B-52 Stratofortress
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Forget Your Silver Bullet

US Task Force finds unconventional fuels from tar sands to shale oil will make little contribution to future energy needs.

By Bill Moore

The United States' Task Force on Strategic Unconventional Fuels (www.unconventionalfuels.org) has made public its findings and recommendations on the future role to be played by five non-petroleum energy sources found in America: shale oil, heavy crude, tar sands, coal-to-liquids and enhanced oil recovery (EOR) using captured carbon dioxide.

In three volumes, the Task Force, made up of the U.S. Secretaries of Energy, Interior and Defense, along with the governors of Wyoming, Colorado, Utah, Kentucky and Mississippi, takes a comprehensive look at the potential contribution these, heretofore under-utilized resources can make in supplementing the nation's declining petroleum production. They conclude that even under the most aggressive development scenario, these resources could produce about 7.6 million barrels a day of synthetic liquid fuel by 2035. Ander current, business-as-usual, conditions -- and assuming a whole host of issues from socioeconomic to technical can be resolved -- unconventional fuels might add 2.3 mbld by 2035, about one-tenth of what America currently consumes.

While there are no known proponents of "peak oil" to be found among the senior task force members, nonetheless, Volume One of "America's Strategic Unconventional Fuels" reads as if it might have been produced by the Association of the Study of Peak Oil. There are references to M. King Hubbert and energy return on energy invested (EROI).

The accompanying charts prove equally sobering. The graph (reproduced below) showing oil discoveries from 1930 and projected out to 2029 resembles geologist Hubbert's prescient peak. And a companion graph showing the contributions made by the various unconventional energy sources under three different utilization scenarios shows America continuing to be largely dependent on imported oil with energy conservation and efficiency making greater contributions then unconventional fuels put together.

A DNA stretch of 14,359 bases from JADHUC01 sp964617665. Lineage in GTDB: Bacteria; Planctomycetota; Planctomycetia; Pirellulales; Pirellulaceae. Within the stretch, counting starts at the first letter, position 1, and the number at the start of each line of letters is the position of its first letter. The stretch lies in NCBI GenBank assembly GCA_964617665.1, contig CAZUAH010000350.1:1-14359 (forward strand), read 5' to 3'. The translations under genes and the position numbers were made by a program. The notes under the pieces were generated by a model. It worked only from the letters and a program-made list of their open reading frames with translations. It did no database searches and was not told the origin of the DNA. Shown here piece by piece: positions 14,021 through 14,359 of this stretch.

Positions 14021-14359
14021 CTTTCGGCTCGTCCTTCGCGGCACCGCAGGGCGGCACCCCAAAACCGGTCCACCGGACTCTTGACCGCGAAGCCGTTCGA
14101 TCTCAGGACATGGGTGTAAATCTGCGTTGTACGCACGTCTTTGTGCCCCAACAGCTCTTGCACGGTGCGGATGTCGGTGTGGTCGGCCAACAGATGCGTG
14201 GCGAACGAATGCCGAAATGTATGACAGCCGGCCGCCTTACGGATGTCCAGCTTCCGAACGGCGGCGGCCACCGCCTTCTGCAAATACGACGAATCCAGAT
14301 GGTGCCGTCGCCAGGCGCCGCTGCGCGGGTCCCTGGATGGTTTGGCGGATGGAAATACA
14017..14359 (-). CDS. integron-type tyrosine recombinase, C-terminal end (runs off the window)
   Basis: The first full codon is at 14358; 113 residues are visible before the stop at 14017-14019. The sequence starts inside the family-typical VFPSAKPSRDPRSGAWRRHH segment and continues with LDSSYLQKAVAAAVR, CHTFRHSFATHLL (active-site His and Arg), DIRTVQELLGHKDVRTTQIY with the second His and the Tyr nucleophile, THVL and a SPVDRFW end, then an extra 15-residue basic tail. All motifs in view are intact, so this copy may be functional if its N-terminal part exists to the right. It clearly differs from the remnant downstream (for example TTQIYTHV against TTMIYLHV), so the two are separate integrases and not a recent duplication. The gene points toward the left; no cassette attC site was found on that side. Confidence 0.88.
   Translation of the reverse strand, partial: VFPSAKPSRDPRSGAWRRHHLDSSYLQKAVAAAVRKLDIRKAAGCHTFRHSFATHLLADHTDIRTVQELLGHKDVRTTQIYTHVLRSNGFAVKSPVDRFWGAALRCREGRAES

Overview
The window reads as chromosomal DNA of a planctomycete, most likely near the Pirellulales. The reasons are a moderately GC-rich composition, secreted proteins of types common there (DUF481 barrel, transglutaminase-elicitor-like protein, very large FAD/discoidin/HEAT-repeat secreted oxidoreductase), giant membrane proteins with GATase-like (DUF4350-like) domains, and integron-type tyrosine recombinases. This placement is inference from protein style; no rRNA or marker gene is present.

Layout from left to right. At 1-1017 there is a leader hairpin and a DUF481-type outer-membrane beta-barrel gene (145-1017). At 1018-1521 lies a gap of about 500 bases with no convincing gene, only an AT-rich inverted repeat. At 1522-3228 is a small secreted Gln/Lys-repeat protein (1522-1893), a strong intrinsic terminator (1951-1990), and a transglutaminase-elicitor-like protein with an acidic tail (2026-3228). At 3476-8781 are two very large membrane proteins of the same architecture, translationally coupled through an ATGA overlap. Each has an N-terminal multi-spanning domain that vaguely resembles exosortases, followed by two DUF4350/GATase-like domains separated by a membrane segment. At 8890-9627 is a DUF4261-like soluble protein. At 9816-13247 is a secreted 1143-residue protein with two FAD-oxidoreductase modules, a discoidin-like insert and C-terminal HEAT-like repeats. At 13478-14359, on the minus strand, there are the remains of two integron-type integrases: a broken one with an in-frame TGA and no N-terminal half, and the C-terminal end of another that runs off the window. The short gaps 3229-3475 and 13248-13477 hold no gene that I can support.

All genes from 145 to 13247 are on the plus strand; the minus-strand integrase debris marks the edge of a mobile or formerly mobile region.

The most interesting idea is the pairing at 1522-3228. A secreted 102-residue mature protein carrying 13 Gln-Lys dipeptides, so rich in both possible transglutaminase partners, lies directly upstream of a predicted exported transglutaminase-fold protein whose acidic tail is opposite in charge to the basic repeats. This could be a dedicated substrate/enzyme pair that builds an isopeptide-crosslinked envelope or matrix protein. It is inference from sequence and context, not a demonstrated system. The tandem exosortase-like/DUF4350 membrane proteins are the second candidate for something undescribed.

The Task Force sees the rationale for encouraging the development of tar sands, shale oil, heavy crude, coal-to-liquid and EOR using captured CO2 being driven by declining conventional oil production in America and the uncertain availability of imports, which raises concerns for national security and economic development. They see increasing global competition with China and India, with the former already signing deals that will siphon off oil out of Venezuela and synthetic crude out of Canada, two important sources to the United States. Unless America can supplement and/or reduce its demand through conservation, oil imports are likely to make up 65% of the nation's consumption by 2030.